The Caenis is a small white fly that hatches in huge numbers on most lakes and rivers accross the UK and Ireland. It is known as the curse because their as so many of them and they are so tiny that it can be nearly imposible to imitate them among the soup of fly that falls on the water. Trout will often not even look at what they are taking and just inhale mouthful after mouthful and filter out the tiny flies. This tends to happen mostly comming up to dusk and continues on through the night and into early morning. You can have fish feeding inches from you fly and not taking your imitation. But before you go home frustraited here are some tips that might help you
Presentation - Particularly in smaller waters that get fished quite a bit you could be fooled into spending your time casting to every rising fish, this can actually be a problem as educated fish know to avoid the fly that has just been cast to them as they recognise the splash. To avoide this I recomend casting in an area trout are feeding an let the fly sit and settle. It can take a few minutes for the fish to come around again but this time they will hopefully come accrss the fly sitting naturally and are more likely to give it a go. Fine tepered leaders are also recomended to help turn over the fly and keep the leader streight. Degrese the leader so it sinks and won't creat an impression on the top of the water.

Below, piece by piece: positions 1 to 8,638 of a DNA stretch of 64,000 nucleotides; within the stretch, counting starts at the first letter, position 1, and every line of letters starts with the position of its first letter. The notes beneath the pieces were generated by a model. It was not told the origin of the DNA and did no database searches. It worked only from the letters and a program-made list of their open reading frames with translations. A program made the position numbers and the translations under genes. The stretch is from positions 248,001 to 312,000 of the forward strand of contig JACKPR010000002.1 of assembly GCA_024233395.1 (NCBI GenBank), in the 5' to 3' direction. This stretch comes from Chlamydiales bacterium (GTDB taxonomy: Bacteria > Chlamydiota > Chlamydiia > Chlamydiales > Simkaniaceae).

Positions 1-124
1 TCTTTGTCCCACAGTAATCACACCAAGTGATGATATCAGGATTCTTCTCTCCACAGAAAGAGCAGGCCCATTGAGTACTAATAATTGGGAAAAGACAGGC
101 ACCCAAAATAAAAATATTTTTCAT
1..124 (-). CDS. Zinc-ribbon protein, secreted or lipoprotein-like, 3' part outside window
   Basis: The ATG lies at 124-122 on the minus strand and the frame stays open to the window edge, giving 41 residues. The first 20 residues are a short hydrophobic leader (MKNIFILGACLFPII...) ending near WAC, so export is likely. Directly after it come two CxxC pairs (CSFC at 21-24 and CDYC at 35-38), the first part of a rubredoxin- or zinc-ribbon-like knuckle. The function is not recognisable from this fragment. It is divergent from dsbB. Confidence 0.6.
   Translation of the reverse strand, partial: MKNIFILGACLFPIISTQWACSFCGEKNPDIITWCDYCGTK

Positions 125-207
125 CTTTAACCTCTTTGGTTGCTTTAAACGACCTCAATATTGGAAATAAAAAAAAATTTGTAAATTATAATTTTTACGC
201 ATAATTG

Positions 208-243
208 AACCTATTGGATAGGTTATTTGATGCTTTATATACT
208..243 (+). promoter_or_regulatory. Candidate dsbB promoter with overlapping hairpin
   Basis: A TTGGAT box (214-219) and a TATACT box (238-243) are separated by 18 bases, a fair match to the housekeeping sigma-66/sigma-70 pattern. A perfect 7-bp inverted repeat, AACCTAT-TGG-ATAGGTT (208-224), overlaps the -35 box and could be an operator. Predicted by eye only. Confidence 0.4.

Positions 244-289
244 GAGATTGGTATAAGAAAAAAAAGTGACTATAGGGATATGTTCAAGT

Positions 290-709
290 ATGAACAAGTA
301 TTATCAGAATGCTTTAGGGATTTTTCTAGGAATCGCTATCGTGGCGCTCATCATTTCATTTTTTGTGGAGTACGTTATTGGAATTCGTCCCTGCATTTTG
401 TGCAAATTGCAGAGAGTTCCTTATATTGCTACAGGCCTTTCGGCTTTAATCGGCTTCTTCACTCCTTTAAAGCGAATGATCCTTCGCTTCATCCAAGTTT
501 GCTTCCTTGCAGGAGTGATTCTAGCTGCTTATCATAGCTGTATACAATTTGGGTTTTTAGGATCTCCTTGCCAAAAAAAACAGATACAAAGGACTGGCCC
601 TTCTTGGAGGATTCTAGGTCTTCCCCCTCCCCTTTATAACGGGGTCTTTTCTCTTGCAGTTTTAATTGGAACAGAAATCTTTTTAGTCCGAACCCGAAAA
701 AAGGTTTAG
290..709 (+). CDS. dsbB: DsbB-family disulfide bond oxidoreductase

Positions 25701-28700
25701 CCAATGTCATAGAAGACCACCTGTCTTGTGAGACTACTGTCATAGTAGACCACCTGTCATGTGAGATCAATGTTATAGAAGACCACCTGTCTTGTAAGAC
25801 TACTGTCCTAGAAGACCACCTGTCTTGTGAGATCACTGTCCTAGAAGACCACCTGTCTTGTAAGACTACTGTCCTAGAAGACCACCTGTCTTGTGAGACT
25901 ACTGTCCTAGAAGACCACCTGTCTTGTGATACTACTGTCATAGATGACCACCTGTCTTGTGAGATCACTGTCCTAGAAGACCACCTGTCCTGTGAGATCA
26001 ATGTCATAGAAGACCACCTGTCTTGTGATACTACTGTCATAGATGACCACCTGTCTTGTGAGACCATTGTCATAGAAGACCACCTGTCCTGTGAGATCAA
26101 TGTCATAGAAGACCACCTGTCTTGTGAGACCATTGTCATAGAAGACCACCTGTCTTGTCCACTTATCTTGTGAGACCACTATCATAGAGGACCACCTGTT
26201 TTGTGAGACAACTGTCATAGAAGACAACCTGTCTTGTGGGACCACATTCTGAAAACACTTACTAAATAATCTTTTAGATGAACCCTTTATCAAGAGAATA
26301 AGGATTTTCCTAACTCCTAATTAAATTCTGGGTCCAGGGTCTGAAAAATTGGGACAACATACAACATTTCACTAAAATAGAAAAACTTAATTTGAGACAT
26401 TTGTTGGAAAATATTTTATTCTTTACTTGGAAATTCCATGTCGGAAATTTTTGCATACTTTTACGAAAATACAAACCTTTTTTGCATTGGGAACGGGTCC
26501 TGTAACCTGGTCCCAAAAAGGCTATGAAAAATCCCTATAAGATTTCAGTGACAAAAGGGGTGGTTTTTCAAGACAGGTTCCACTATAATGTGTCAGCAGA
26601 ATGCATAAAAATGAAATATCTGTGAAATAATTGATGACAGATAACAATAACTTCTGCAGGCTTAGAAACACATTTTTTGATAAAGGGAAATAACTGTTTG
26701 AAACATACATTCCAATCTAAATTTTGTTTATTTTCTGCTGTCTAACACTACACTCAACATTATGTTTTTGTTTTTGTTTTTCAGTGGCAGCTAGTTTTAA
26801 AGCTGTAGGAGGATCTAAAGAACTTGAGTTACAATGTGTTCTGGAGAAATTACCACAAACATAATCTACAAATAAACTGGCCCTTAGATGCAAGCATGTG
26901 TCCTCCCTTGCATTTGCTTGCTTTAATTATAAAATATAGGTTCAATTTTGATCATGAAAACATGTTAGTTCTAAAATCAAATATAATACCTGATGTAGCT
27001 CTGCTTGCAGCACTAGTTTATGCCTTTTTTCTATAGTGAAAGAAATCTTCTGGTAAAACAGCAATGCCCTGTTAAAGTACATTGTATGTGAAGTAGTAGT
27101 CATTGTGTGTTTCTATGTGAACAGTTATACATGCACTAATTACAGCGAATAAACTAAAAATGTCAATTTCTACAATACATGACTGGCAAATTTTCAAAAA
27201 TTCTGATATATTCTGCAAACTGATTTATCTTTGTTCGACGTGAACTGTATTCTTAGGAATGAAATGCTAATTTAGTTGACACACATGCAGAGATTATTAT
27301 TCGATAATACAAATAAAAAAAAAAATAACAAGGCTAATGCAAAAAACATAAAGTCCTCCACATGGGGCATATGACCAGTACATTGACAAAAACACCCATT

Match the Hatch Or Don't!!!!
The Caenis is a small white fly its body can apear green at times or even a soft pink colour other times it can apear white with a darker almost black spot or brownish. The smaller you can go the better and I have added some pictures of some flies suitable for this. The other option that alot of people miss is to capitaise on the fact that the fish are looking up and offer somthing completly different as it is impossible to truly match the canis. Trout are opertunists and somtimes a handy snack will attact some of the fish. I tend to go for dry sedge patterns right up into large size 8 or 6 murroughs or a royal wulff can do the trick. Other options are floating fry patterns as trout like to eat smaller fry and will often snap the floating fry up. On the river big Lough you may be better using your sedges and bussy dry patterns. Another option is to pull a muddler or sub surface wet through the feeding fish and see if they are in the mood for a chase.
A Completly over the top Murrough pattern to try induce a take.
Some small imitations for the Caenis
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